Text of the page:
Graham Gano appeared to win the placekicking job Monday. A day later he was gone.

The Redskins signed veteran Billy Cundiff (first reported by ESPN) and released Gano (first reported by ESPN980); one move wasn’t surprising but the speed of the other was. Coach Mike Shanahan likes to bring in competition, especially for Gano, who had not proven himself a top kicker over the course of a whole season. But Cundiff, entering his ninth season, is a career 76.7 percent kicker out of 172 attempts. Baltimore cut him Sunday in favor of rookie Justin Tucker.

One reason Cundiff was cut, according to reports: he made just one of six field goals from 50 yards or longer last season. He was 28 of 37 last year, a 75.7 percent rate.

Cundiff also missed a 32-yard field goal in the Ravens’ 23-20 AFC Championship Game loss to New England last season. However, he made his 11 other field goals in the playoffs and on the 32-yarder the special teams unit was rushed onto the field. And he was seven of eight on fourth quarter kicks last season (Gano was nine of 10). Cundiff did make 87 percent of his kicks under 50 yards last season, but Gano missed one attempt from 49 yards or less in 2011. Gano made 75.6 percent of his kicks for the season.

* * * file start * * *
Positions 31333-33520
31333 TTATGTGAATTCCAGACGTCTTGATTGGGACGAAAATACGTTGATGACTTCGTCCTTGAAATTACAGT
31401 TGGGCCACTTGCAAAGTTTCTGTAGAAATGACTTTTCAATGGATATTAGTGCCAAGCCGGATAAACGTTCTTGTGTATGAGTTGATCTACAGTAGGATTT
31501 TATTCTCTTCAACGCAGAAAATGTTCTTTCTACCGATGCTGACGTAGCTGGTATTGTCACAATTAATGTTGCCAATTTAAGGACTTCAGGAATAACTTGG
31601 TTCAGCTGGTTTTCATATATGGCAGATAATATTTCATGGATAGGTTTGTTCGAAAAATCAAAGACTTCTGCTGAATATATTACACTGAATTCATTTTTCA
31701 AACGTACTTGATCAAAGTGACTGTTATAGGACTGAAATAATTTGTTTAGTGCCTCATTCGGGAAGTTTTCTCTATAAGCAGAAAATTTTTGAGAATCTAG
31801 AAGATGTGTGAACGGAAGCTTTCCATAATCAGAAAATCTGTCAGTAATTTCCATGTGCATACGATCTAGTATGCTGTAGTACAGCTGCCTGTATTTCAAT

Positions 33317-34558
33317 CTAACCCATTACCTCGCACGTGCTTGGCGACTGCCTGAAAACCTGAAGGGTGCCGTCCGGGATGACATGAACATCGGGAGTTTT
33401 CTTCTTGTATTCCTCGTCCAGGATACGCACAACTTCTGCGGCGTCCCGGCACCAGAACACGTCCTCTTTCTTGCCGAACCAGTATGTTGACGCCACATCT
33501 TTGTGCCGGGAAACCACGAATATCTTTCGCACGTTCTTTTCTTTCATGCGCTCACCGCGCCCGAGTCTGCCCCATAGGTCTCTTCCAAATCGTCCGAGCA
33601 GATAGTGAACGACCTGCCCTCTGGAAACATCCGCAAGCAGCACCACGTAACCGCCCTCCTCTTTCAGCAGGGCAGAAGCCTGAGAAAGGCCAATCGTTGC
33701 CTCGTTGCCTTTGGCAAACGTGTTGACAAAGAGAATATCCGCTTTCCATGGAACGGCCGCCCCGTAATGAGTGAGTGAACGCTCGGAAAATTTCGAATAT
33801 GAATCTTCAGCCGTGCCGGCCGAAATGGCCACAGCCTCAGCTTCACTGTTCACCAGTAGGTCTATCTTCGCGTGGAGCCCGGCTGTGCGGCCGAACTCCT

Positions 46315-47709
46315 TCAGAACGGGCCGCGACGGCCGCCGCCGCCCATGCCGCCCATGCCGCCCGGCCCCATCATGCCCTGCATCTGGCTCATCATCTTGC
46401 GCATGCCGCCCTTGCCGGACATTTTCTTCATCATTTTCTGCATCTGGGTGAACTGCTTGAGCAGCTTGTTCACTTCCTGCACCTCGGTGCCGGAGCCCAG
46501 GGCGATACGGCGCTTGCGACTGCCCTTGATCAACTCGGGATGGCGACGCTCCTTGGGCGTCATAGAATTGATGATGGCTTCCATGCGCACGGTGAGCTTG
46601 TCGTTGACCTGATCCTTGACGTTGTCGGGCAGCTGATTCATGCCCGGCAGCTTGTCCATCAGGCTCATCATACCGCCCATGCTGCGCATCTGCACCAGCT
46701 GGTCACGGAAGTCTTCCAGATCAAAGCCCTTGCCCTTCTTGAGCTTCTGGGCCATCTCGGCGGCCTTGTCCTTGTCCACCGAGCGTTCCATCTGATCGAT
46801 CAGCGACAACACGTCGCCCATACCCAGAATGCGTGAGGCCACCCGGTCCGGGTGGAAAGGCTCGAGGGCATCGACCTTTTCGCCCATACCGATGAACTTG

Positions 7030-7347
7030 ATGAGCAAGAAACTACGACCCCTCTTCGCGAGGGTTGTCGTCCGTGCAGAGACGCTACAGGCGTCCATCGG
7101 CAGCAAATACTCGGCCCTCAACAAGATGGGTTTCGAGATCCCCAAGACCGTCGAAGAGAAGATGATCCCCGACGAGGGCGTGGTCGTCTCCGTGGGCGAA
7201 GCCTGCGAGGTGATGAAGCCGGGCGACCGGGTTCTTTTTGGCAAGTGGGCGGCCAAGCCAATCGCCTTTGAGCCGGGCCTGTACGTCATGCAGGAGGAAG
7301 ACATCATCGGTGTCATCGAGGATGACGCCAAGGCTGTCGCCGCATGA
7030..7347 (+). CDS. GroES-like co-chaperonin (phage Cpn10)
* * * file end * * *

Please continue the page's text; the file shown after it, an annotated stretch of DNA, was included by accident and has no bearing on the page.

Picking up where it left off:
Both have good legs on kickoffs, though Cundiff rates an edge: Cundiff had 44 touchbacks, which was tied for second in the AFC last year. He had 40 the previous year, when they kicked off from the 35-yard line. Gano had 32 touchbacks last season but only nine in 2010.

It’s not just because Baltimore attempted more kickoffs, either. Cundiff had a touchback on 57.9 percent of his kickoffs compared to 43.8 for Gano. And Cundiff attempted just eight more kickoffs. Keep in mind, however, that the Redskins allowed just 20.8 yards per kick return so this issue was the least of their worries entering the season.

In the five seasons where Cundiff has attempted at least 25 kicks, he’s made more than 80 percent only once.That one time occurred in 2010 when he made 26 of 29 attempts and earned a Pro Bowl berth.

But Gano has a career percentage of 73.8 (out of 80 attempts). He made 31 of 41 kicks last season and had five blocked, which even Shanahan said were not his fault. Gano made 14 of his last 15 kicks, with the lone miss a block. Had he made all five of those blocked kicks, Gano’s 86-percent average would have tied him for 12th in the NFL, a solid but not great season.

Ironically, Gano worked out with Cundiff two offseasons ago as he switched from a three-step approach to a two-step one.

Why not have a one-game kicking competition? On Monday, when asked why he cut Neil Rackers with one game remaining, Shanahan said, “We’ve been doing this for a long time. If we felt one week or one game would be the difference then we would have waited until it came to the game. We didn’t feel the game would be any different at all looking at the stats over the last few months.”

Clearly that logic applied to Rackers and now Gano.

Shanahan also was lukewarm when it came to talking about Gano on Monday, saying he had won the statistical battle over Rackers. But he stopped short of any ringing endorsement when asked how Gano had improved from a year ago.

“We’ll find out in game situations,” Shanahan said.

Not now.

Another thing Shanahan said: “There are always a lot of possibilities that can occur before the first game at every position.”